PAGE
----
Monday, April 1, 2013

Podcasts, I'm coming out of my shell April 2013

 No Joke Monday- April brings podcast showers....
I was interviewed for the "Quit Binge Eating Podcast" by Alen Standish- blog link is here 
Alen is having conversations with friends series. I can really relate to many of the things that Alen talks about and what Christina talks about in her episode.

 In a few weeks, you'll be able to listen to me talk about my story in my own squeaky/nasal voice for 20-30 minutes. I'll link to it from my blog.

The podcast was scary fun- fun  to record (google hang out), but also scary to get real about telling my food/emotional eating history. Fun to be able to talk about what works. I know it's often said that transparency is the new currency. And, I know by telling our stories, we can help others. I so know I'm not alone in this.

Alen has created a free, web based app called Binge Buddy . Check it out if you find yourself eating off the rails for whatever reason.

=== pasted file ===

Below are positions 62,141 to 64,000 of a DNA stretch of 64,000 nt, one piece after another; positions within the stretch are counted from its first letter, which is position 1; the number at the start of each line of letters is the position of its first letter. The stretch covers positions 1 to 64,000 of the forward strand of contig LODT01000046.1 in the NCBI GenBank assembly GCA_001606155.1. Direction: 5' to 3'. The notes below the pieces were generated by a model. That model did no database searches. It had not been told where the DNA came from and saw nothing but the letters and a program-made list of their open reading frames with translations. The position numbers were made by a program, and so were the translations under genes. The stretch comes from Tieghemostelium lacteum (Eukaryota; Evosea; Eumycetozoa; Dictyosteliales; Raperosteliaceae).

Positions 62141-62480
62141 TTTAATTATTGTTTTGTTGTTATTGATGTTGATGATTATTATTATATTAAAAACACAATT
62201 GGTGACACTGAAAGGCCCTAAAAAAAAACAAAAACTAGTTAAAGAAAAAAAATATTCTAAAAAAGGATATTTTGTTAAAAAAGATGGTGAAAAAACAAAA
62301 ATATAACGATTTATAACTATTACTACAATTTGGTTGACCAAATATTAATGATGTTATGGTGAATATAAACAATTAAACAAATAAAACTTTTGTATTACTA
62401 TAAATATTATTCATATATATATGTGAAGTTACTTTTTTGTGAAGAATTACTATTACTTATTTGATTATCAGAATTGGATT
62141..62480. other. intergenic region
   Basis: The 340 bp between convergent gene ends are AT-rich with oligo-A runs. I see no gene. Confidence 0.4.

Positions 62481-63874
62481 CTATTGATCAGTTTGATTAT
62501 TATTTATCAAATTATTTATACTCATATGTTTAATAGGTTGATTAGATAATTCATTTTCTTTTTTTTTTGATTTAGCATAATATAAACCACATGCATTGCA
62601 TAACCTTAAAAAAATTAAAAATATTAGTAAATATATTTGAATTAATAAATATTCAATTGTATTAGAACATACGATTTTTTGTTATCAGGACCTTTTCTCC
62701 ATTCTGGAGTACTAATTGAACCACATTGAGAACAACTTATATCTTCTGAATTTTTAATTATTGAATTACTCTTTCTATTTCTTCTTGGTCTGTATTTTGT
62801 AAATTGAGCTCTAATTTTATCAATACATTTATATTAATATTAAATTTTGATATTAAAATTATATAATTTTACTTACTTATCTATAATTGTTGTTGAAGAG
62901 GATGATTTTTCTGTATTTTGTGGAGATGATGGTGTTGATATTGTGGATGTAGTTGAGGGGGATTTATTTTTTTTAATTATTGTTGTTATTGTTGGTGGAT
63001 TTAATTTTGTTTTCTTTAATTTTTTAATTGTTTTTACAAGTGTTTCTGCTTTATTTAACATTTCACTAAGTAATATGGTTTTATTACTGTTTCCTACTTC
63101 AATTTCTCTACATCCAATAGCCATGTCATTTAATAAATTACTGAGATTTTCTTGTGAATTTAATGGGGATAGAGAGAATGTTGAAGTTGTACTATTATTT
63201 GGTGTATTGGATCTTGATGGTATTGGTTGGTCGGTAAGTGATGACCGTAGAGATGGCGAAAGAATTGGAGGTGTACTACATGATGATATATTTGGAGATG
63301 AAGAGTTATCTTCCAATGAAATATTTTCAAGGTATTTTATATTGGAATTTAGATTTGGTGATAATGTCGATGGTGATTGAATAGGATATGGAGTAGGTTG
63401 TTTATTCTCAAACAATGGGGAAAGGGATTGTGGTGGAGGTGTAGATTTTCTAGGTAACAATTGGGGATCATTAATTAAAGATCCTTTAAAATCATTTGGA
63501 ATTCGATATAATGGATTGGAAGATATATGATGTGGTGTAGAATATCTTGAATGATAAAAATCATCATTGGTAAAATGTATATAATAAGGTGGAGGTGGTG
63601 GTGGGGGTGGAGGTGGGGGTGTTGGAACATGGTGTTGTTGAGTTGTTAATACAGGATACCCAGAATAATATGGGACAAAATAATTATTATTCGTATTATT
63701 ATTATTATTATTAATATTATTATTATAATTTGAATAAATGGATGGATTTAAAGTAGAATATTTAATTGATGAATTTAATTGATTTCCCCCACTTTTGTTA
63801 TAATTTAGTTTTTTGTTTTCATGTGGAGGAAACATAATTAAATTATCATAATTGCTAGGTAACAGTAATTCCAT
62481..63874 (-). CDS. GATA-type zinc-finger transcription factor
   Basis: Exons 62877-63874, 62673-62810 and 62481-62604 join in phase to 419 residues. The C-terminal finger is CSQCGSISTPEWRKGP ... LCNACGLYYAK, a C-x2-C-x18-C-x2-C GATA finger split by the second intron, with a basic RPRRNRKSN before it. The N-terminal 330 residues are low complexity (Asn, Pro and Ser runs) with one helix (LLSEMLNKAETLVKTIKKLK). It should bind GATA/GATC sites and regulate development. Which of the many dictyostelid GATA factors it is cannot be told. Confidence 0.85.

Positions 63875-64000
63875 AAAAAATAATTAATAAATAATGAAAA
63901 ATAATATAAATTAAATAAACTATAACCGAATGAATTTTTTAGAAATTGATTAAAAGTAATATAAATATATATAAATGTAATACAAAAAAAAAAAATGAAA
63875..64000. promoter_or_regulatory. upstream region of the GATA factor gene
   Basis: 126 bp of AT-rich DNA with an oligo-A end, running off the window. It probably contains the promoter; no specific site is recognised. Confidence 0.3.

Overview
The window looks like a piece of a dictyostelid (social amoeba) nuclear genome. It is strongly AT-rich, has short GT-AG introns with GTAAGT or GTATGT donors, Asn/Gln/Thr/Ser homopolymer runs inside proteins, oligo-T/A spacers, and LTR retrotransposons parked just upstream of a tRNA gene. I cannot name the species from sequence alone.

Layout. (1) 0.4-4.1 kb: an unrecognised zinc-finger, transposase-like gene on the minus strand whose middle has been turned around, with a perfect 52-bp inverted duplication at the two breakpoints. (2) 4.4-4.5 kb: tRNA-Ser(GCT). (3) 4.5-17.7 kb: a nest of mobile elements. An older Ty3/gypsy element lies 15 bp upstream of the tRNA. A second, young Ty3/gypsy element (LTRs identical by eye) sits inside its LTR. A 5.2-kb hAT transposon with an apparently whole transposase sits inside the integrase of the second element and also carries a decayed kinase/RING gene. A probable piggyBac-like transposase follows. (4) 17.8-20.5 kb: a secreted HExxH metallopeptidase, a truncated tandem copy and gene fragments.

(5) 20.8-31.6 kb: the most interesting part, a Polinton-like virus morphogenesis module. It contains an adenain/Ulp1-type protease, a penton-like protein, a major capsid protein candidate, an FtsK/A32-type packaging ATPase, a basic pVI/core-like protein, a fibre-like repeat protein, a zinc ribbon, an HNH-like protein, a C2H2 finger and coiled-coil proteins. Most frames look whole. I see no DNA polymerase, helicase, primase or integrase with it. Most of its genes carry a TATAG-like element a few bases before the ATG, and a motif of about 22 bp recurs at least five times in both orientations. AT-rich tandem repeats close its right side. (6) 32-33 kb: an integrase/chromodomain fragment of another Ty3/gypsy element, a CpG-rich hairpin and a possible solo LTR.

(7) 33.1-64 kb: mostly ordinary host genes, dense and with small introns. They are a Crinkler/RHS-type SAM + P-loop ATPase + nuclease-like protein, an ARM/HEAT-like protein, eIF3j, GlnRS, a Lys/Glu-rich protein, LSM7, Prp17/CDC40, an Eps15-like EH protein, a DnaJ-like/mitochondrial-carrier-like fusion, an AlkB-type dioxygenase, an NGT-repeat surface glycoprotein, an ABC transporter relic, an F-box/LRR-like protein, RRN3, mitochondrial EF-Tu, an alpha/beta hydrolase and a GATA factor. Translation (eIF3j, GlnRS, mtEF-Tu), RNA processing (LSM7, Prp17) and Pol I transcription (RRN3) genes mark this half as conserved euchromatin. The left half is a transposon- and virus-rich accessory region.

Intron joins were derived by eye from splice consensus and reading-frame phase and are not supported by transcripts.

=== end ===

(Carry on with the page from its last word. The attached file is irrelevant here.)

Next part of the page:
I'm set up for another podcast in later April, too. I'll blog about that, too!  It's so fun to learn new things. And, podcasts keep me motivated, learning and growing.

What works
1. Finding a safe environment to talk.
2. Getting help and support from outside myself- friends, counseling.
3. Getting off trigger foods - processed sugar/wheat/grains/salty snacks

What didn't work
1.  Talking to people who were not helping me.
2. Not seeking out support when I knew I needed it. 
3. Eating junk food because others told me I would binge without them!!?? I call baloney on that in my experience. I accept that for others reality, but the reverse is true for me.

Fossil shell layers- exposed